Flathead County commissioners approved a new zoning designation Wednesday, smoothing the path for the county’s takeover of the Whitefish “doughnut” area and adding a new planning tool to the county’s repertoire.
Commissioners Joe Brenneman and Dale Lauman voted 2-0 Wednesday morning to approve the addition of the suburban residential 2.5-acre zoning designation. Commissioner Gary Hall was not present for the vote. No one from the public spoke during the public comment period.
Before Wednesday’s change, county zoning options jumped from one-acre to five-acre lots. Assistant Planning Director BJ Grieve told commissioners 2.5-acre zoning would give planning staff and the county a “more diverse menu of options” for land-use designations.
“I think some people have found that a five-acre lot is sometimes too big to maintain as a yard and too small to farm,” Grieve said. “This zoning will create more of a flowing transition from urban to rural areas.”
The new zoning option will also ease the county’s takeover of the two-mile planning and zoning area surrounding Whitefish, commonly referred to as the “doughnut.” In March, the commissioners voted 2-1 to rescind an interlocal agreement between the city and the county, and since then have been taking steps to reclaim planning and zoning jurisdiction within the doughnut area.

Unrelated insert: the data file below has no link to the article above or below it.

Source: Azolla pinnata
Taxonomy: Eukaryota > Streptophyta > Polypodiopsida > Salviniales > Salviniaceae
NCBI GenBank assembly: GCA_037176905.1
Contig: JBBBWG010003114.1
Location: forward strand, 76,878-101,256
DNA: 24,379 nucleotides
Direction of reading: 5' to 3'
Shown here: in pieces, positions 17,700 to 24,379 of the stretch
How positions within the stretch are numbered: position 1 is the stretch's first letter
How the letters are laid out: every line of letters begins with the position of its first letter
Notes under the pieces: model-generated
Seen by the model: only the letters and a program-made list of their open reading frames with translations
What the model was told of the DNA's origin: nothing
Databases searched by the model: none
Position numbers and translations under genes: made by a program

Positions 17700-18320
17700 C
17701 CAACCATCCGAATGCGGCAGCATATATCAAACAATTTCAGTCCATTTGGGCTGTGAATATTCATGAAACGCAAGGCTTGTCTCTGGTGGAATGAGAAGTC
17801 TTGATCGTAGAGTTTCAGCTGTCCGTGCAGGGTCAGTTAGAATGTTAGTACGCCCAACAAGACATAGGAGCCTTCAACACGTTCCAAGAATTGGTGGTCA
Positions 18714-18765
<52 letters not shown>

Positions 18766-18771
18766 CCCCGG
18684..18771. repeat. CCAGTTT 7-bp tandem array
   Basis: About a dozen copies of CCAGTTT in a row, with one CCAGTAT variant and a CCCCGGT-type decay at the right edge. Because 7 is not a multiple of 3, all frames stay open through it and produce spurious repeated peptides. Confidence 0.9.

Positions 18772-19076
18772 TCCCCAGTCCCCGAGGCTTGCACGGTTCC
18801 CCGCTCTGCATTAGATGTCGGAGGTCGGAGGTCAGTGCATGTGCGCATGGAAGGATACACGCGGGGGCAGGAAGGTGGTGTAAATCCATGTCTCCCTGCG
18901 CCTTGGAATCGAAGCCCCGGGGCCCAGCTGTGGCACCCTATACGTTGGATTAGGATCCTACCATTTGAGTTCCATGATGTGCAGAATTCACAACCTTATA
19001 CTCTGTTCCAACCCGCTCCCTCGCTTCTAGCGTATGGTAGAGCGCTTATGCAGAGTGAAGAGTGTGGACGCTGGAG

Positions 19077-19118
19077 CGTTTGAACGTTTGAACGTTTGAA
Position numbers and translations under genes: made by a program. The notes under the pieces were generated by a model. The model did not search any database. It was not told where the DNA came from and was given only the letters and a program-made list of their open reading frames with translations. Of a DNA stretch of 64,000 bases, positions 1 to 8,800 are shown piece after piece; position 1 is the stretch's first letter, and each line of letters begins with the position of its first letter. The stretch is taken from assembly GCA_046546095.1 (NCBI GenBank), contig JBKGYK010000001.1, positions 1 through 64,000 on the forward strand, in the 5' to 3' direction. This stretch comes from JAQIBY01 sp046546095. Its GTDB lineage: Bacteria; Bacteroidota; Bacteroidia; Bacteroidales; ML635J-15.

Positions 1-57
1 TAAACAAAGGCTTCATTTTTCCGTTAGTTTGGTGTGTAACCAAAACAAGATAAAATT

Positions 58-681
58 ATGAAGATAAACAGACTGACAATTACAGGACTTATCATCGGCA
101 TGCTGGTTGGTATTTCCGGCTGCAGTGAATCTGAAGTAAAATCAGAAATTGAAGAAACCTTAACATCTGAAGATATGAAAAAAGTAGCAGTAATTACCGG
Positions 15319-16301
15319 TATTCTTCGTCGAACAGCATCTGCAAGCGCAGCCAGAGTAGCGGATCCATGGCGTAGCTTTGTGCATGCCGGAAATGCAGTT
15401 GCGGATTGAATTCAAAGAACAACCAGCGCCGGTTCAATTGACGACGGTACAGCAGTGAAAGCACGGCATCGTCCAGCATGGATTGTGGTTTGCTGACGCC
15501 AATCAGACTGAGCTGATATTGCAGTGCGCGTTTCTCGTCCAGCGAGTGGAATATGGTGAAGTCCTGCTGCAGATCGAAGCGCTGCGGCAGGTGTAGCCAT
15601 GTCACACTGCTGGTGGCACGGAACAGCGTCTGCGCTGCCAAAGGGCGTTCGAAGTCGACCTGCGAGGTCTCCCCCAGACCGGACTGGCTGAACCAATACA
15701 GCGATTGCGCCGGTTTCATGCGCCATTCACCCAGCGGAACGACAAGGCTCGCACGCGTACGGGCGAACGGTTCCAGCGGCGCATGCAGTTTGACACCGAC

But when the city took over planning and zoning for the doughnut in 2005, it implemented city zoning on all un-zoned land within the two-mile area, creating a checkerboard combination of city and county zoning. The 2.5-acre zoning was one of several areas where city and county zoning designations didn’t match up.
“That was the impetus for addressing this,” Grieve said. “But it’s also something the county needed anyway. For example, the Riverdale Neighborhood Plan calls for 2.5-acre zoning.”
Commissioner Brenneman questioned whether the new zoning option would drastically increase density in neighborhoods where people would apply to change from five-acre to 2.5 acre zoning. The 2.5-acre zoning, he stressed, should be used as a transition between rural and urban – not as a way to increase density, especially in areas where roads and services are already stressed by overuse.
“People should know at least one commissioner isn’t going to support more development in these areas without mitigation of (road) dust,” he said.
Lauman agreed and the pair made an addition to the zoning language, saying it applied only to areas that had the infrastructure to support it, including paved roads.
“Our other zoning language isn’t this specific,” Grieve said after the vote. “If we had this level of specificity in all of them, it would be very helpful to staff.”
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